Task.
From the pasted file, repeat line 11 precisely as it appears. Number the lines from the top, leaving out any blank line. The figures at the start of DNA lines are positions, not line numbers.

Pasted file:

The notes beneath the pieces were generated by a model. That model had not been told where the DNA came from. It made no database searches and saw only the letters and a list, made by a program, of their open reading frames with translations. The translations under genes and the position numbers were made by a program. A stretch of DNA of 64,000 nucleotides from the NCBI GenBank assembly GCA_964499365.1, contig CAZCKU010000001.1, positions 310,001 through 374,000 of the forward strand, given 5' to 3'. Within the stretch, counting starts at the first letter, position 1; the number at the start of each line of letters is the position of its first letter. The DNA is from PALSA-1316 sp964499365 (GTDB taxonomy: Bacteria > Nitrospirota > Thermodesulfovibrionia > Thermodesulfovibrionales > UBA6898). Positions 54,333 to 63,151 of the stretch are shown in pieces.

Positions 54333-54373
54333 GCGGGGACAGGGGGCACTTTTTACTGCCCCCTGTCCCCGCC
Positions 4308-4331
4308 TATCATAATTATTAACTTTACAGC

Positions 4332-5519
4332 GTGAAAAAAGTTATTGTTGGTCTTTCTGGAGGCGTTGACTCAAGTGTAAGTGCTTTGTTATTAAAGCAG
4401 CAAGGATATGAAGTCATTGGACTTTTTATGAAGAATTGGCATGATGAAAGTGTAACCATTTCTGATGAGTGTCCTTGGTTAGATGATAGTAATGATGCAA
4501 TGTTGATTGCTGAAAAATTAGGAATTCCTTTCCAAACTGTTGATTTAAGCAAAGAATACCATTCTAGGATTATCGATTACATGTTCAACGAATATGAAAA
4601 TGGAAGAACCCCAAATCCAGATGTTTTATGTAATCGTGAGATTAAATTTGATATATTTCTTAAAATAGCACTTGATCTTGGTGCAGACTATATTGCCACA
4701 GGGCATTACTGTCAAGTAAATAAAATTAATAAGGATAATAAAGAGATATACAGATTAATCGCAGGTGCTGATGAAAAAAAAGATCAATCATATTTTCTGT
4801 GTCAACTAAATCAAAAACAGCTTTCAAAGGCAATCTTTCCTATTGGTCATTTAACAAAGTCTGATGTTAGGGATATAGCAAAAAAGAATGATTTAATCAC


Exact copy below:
4701 GGGCATTACTGTCAAGTAAATAAAATTAATAAGGATAATAAAGAGATATACAGATTAATCGCAGGTGCTGATGAAAAAAAAGATCAATCATATTTTCTGT